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Becoming a doctor is a grueling process. Though women dominate in some categories, like pediatrics, committing to a specialty in the higher paid realm of something like surgery is incredibly difficult if you want to have a child. Women are simply discouraged from trying for these positions at all.

Bloomberg’s Rebecca Greenfield and John Tozzi report on a study at Brigham and Women’s Hospital in Boston that demonstrates what common sense and anecdotal evidence surely could as well. Though men and women go to medical school in equal numbers, getting through a residency can take over a decade if you’re attempting to become a surgeon. That doesn’t include competitive fellowships that can ad on more years. If you want to wait to start a family until it’s done, you could be in your thirties, which becomes more challenging for women in training.

Of the 347 active surgeons who had been pregnant in the last decade surveyed at the hospital, about a third would counsel a female medical student against a career in surgery. 87 percent said they didn’t receive a modified work schedule during their pregnancy, 83 percent said they had less than six weeks of maternity leave, 97 percent said there was inadequate institutional support in the form of childcare (or none), and 41 percent said they considered leaving their residency program entirely after becoming pregnant.

The overall effect of these conditions is evident in the numbers for women surgeons:

Forty-four percent of the country’s medical residents last year were women. But whereas females made up two-thirds of pediatric residents, they consisted of only 36 percent of surgical residents—and just 14 percent in the particularly lucrative subspecialty of orthopedic surgery.

“There is still this gender gap in our field, and we have a low proportion of female surgical faculty in the U.S.,” said Erika Rangel, a trauma surgeon at Brigham and Women’s and an author of the study. (A 2014 report found (PDF) that women make up only 22 percent of full-time faculty and only 1 percent of department chairs.) “There is a perception that the field isn’t compatible with the desire to have a family.”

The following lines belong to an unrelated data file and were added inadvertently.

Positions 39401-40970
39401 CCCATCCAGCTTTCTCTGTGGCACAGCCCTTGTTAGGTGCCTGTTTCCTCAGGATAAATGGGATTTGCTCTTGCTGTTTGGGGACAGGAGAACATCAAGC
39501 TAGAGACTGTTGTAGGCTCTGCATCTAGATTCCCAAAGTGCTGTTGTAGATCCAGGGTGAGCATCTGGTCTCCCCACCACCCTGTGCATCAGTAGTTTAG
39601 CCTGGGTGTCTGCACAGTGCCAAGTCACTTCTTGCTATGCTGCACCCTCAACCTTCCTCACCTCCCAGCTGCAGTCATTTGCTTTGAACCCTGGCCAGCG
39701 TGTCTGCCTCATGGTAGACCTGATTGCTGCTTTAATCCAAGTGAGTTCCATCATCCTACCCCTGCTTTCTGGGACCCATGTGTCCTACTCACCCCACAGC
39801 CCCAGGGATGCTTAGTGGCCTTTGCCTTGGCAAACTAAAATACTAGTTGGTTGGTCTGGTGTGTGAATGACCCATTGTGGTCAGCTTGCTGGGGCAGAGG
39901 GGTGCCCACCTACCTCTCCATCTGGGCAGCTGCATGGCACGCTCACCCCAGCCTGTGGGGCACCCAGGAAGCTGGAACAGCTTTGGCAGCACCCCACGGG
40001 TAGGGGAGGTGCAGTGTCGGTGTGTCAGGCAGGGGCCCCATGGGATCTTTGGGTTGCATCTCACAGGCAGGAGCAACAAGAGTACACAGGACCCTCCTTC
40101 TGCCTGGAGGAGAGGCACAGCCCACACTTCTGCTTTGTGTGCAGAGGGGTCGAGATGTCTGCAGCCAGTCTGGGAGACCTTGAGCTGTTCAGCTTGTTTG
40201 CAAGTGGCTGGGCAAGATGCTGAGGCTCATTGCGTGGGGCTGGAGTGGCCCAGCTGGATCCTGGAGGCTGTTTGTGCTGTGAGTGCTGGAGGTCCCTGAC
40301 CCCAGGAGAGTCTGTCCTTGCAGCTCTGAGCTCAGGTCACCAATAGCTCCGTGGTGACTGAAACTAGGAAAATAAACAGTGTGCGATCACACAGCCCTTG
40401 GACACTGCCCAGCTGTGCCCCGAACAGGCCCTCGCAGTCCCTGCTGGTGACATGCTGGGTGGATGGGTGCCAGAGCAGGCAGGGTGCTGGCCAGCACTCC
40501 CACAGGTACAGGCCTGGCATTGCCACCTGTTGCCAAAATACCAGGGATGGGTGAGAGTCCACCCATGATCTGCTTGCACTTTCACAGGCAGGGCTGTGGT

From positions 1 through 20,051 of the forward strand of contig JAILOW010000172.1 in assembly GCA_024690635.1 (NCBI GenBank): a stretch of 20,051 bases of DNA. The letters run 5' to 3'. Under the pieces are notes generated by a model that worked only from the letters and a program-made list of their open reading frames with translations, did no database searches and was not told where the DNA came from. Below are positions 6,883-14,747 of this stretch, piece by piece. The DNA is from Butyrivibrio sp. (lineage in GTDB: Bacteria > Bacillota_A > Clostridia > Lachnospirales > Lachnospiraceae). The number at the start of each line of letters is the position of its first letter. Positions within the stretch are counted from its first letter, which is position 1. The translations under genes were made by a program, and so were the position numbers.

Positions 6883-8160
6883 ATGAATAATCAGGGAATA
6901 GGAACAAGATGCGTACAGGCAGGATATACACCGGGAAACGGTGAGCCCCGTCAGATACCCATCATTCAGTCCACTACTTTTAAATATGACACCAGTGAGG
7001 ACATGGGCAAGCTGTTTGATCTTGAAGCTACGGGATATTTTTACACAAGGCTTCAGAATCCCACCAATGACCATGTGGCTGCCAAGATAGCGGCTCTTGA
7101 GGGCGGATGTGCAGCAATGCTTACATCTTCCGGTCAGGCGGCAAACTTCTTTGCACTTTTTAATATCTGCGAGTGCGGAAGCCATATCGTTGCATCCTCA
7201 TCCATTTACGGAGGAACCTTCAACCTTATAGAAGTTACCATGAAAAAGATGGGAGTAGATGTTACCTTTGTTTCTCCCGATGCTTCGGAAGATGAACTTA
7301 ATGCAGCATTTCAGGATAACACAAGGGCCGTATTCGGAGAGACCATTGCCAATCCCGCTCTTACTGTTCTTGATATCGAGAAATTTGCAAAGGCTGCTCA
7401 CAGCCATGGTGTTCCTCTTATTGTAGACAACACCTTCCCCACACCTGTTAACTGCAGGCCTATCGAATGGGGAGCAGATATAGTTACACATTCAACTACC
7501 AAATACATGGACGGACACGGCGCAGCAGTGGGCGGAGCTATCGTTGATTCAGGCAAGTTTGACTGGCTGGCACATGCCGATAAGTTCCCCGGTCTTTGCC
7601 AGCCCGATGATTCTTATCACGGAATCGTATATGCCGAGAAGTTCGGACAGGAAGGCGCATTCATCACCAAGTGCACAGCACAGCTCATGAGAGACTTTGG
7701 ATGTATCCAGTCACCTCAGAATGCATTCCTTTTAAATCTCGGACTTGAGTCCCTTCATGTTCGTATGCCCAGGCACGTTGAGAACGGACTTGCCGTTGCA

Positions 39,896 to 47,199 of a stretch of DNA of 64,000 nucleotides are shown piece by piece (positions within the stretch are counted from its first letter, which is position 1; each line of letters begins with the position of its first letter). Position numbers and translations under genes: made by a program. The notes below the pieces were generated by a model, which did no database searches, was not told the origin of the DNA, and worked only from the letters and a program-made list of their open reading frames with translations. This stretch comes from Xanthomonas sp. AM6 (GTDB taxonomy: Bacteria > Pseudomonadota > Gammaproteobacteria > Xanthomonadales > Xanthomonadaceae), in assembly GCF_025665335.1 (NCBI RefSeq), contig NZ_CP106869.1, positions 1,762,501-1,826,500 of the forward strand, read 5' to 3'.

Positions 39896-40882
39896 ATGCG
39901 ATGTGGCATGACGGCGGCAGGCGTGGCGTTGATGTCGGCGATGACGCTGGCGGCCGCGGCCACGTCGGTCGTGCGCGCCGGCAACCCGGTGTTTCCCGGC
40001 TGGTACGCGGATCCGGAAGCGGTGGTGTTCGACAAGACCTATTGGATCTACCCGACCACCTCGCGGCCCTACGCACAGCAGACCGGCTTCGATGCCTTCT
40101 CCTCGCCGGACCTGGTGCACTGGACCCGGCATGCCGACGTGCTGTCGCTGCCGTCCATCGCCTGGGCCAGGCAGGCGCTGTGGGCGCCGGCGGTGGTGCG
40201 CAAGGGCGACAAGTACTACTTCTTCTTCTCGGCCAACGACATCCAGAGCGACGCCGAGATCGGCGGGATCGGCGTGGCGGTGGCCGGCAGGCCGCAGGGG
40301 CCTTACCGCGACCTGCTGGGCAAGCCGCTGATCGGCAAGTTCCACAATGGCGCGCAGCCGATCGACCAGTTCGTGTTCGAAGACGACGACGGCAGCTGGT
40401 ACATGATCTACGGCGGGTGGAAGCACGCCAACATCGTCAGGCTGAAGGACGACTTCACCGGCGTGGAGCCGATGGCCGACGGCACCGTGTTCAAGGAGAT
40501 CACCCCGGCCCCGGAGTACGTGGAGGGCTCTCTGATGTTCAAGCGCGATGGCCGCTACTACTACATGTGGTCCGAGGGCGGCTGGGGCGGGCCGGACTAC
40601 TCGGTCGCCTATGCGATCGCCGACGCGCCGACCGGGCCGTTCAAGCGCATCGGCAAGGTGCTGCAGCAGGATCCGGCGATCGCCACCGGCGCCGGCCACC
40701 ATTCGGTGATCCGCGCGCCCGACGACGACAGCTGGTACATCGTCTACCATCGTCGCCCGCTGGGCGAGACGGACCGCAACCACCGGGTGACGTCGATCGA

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One of the biggest issues for taking time off to start a family is that residency timelines are deeply entrenched, and there’s no wiggle room. Taking maternity leave can mean a delay in becoming board-certified, and most residencies are designed to follow the calendar year of medical students, which won’t always align with the biological realities of pregnancy. These timelines were developed before women were really given access to the field at all.

Jo Buyske, the executive director of the American Board of Surgery, was trained in the late 80s/early 90s, according to Bloomberg. She says that at the time, you simply waited because “there weren’t that many women residents, and the vast majority did not have children during residency.”:

“For many years, there was an expectation that surgical residents, essentially all men, would not be married,” Buyske wrote in a 2005 article in the journal Archives of Surgery. Even after women entered the field, “the idea of a pregnant surgeon or surgical resident was shocking, although male surgeons and residents commonly had children,” she wrote.